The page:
Distracted Driving and testing for impaired and drunk driving are just a few of the laws that have recently been enacted in Canada and many Canadian drivers and civil rights advocates are not happy.
Since January 1, 2019, stricter rules regarding driver care on the roads came into force in the province of Ontario. Motorists who are distracted by talking and chatting on a mobile phone while driving a car can be fined $1,000, informs CBC News.
Members of the public expressed fears that the new distracted driving law would be used as a precontext for police to racially profile drivers as has been done in the US.
Recently, a number of US states have adopted similar legislation designed to increase the attentiveness of motorists on the roads. Unfortunately, though as observed in the states of Massachusetts and Iowa, the police are stopping black and Spanish-speaking people more often.
In 2016, a University of York study indicated that Canadian police were already stopping black skinned motorists and profiled drivers from the Middle East. This particularly affected young drivers in Ottawa.
“Police can be subjective,” said Sergeant Mark Gatien.
“If the officer doesn’t like the driver’s appearance, he will be stopped,” added Michael Bryant, general manager of the Canadian Civil Liberties Association.
“A policeman can say: “It seemed to me that I saw a mobile phone in your hands” or “It seemed to me that you were lowering your gaze, maybe you texted somebody, that is why I stopped you,” says Bryant.
Bryant believes that law enforcement officers should undergo mandatory training to prevent incidents of racial profiling on provincial roads.
Another new law has many Canadian drivers up in arms. Now, anytime you are stopped by police for whatever reason, they can give you an alcohol detection test to see if you’ve been drinking even if there is no indication that you have and are completely sober. Not only that, but also police can also test you by means of a breathalyzer even if you are not driving at the time but had been driving in the last several hours.
Drivers who refuse to pass a rapid test run the risk of criminal charges and fines for drunk driving. Some drivers are indeed confused since the police need not suspect you for driving drunk.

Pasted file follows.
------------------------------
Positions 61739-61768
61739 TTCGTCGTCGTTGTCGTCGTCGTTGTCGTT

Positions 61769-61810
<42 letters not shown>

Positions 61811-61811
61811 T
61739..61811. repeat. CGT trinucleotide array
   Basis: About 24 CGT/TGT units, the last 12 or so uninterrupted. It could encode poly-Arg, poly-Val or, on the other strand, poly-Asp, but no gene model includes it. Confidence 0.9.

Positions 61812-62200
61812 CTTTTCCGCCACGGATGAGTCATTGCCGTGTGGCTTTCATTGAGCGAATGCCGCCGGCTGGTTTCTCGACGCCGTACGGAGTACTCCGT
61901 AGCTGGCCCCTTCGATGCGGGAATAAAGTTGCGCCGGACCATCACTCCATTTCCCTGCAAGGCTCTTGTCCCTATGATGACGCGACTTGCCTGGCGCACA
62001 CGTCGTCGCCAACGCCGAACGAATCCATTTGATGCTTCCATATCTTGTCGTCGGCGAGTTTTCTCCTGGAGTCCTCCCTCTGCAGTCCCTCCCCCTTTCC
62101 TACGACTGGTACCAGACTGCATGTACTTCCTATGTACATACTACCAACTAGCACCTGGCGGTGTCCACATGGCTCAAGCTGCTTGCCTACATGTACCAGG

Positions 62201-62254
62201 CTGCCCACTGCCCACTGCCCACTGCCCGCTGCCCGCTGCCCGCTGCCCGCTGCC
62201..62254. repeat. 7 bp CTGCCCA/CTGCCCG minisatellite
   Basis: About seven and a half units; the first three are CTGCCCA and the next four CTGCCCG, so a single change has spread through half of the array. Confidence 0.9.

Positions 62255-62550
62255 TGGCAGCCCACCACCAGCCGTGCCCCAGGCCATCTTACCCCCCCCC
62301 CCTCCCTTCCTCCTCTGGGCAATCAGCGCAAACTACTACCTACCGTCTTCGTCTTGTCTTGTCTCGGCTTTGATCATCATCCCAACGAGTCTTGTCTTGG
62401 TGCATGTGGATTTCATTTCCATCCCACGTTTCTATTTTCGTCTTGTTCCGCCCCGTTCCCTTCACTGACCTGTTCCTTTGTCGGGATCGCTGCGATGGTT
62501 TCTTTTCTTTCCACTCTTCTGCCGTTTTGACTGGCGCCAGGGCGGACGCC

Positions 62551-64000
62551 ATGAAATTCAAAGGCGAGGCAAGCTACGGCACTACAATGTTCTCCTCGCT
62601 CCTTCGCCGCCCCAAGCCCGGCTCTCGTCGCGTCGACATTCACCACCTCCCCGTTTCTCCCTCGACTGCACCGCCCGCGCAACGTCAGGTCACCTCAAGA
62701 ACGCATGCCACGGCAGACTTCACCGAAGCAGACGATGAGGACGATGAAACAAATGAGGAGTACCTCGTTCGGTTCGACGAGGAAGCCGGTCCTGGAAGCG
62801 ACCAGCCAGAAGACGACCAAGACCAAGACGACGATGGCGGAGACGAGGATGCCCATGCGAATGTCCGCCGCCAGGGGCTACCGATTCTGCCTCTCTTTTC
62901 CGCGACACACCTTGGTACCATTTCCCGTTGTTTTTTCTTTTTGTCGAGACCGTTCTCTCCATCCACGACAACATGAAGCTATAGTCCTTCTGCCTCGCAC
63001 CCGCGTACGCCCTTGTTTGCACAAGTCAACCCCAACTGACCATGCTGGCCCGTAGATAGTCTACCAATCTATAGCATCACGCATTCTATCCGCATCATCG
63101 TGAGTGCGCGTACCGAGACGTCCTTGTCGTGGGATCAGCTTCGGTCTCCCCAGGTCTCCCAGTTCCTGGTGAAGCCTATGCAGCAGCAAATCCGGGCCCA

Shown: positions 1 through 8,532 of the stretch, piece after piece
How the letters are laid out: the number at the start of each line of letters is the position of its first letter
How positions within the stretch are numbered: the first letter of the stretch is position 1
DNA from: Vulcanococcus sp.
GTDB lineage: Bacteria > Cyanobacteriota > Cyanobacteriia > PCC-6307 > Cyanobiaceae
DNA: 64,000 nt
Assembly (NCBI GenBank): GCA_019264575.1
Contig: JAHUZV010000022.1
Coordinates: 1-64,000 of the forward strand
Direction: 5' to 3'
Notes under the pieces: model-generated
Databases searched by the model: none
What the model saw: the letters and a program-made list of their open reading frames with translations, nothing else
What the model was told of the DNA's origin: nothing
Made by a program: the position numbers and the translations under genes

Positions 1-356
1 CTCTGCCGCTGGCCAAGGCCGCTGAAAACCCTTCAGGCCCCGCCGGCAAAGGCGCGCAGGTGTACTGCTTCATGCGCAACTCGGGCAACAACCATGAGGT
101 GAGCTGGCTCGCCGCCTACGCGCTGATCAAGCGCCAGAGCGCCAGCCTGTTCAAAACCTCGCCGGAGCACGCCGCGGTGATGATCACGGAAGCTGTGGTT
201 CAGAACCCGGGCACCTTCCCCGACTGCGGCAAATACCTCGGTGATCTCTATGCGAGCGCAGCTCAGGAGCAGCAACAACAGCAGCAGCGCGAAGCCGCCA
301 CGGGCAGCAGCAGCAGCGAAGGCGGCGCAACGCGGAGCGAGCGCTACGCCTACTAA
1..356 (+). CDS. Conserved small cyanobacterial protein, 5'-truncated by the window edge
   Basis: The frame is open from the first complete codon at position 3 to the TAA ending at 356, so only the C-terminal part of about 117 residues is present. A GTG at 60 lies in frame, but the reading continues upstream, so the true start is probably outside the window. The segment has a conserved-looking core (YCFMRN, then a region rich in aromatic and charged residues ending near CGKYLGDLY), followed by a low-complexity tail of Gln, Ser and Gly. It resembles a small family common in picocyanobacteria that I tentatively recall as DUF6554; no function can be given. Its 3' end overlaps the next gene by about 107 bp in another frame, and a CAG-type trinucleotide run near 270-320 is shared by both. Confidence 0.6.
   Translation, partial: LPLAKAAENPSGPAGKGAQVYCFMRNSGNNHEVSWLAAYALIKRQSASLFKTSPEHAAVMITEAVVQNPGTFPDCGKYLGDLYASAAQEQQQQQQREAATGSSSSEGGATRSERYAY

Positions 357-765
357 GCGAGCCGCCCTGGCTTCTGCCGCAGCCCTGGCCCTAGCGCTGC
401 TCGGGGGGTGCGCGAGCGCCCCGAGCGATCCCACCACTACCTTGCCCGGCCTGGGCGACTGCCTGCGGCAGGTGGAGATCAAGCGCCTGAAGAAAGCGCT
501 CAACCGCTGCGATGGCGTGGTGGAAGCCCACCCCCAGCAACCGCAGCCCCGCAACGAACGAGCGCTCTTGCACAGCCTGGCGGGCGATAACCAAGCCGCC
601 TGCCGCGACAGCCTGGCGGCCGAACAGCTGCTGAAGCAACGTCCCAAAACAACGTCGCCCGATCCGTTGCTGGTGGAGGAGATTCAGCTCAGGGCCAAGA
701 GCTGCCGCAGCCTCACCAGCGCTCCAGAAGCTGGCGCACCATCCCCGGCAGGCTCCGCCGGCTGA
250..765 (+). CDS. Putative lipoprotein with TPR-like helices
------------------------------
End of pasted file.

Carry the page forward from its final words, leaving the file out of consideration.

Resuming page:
The new laws also increased financial penalties for motorists. The minimum fine for exceeding the alcohol level is $1000, and for a repeated violation, it goes up to $2000; the driver may also face imprisonment ranging from 30 days to 10 years.
Lawyers across the country are protesting against this law and consider it a violation of the Canadian Charter of Rights and Freedoms. Human rights advocates say this new traffic stop law violates the rights of citizens to be protected from an unreasonable search, enshrined in the Charter. Many Canadians have also taken to social media to indicate their opposition to this the limit on their freedoms.
Saliva Testing for Drugs in Ottawa
Using special testers, police can now check saliva for signs of drugs such as cocaine, methamphetamine, and tetrahydrocannabinol (THC), the main active ingredient in marijuana. However, it is currently forbidden for police to conduct an arbitrary check —they need a reasonable suspicion that a person used drugs before demanding that he or she take a saliva test.
Even though this section of the bill takes effect immediately, independent tests still need to be conducted, and Justice Minister Jody Wilson-Raybould must also approve the use of the tests. After approval, the testers will be sent to police departments, and officers will also have to be trained in their use.
Canadian police will measure blood for tetrahydrocannabiol within two hours after driving. Thus, the charge of driving while intoxicated can only be brought based on tests, without the need for further evidence.
Civil rights organizations have also sounded the alarm about the new rules, and the Canadian Civil Liberties Association expressed concern that mandatory screening for drugs and impaired driving would unfairly affect racial minorities that the police disproportionately allocates for traffic stops.
Given the imperfection of the scientific basis of evidence of a link between the level of THC in the blood and drug intoxication, it is already assumed by government officials that defense attorneys will be able to challenge the charges without any problems.
Justice Minister Wilson-Raybould said that she has “all expectations” that the law would be challenged in the courts, but she believes that it complies with the constitution and will be subject to legal review.
Melisa Marzett is a content writer who is writing articles for Resumeperk.com and in love with what she does because she has always had a passion for writing. Apart from work, she loves reading, watching movies, going to the gym, and traveling.